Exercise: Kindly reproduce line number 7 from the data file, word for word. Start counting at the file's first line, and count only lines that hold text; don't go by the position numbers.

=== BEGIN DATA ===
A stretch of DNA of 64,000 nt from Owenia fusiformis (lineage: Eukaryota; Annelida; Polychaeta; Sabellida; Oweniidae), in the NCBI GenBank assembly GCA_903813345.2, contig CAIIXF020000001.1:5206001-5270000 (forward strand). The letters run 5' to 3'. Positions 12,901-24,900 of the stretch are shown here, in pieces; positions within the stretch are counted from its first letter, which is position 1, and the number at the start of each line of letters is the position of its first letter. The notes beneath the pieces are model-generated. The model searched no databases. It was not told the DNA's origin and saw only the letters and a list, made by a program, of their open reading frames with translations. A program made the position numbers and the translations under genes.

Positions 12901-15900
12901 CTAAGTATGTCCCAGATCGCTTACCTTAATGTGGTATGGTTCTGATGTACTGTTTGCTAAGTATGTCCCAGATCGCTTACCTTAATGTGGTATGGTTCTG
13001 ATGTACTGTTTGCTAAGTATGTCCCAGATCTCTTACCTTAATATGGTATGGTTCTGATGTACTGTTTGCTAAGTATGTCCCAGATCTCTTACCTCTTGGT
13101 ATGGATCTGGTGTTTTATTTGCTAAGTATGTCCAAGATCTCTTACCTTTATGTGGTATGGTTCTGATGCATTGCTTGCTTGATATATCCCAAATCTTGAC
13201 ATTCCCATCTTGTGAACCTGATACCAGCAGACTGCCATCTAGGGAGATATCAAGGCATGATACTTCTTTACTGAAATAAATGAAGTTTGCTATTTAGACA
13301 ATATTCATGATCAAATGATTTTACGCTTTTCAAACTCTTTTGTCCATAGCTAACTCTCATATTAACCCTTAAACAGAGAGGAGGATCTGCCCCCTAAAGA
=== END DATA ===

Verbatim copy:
13301 ATATTCATGATCAAATGATTTTACGCTTTTCAAACTCTTTTGTCCATAGCTAACTCTCATATTAACCCTTAAACAGAGAGGAGGATCTGCCCCCTAAAGA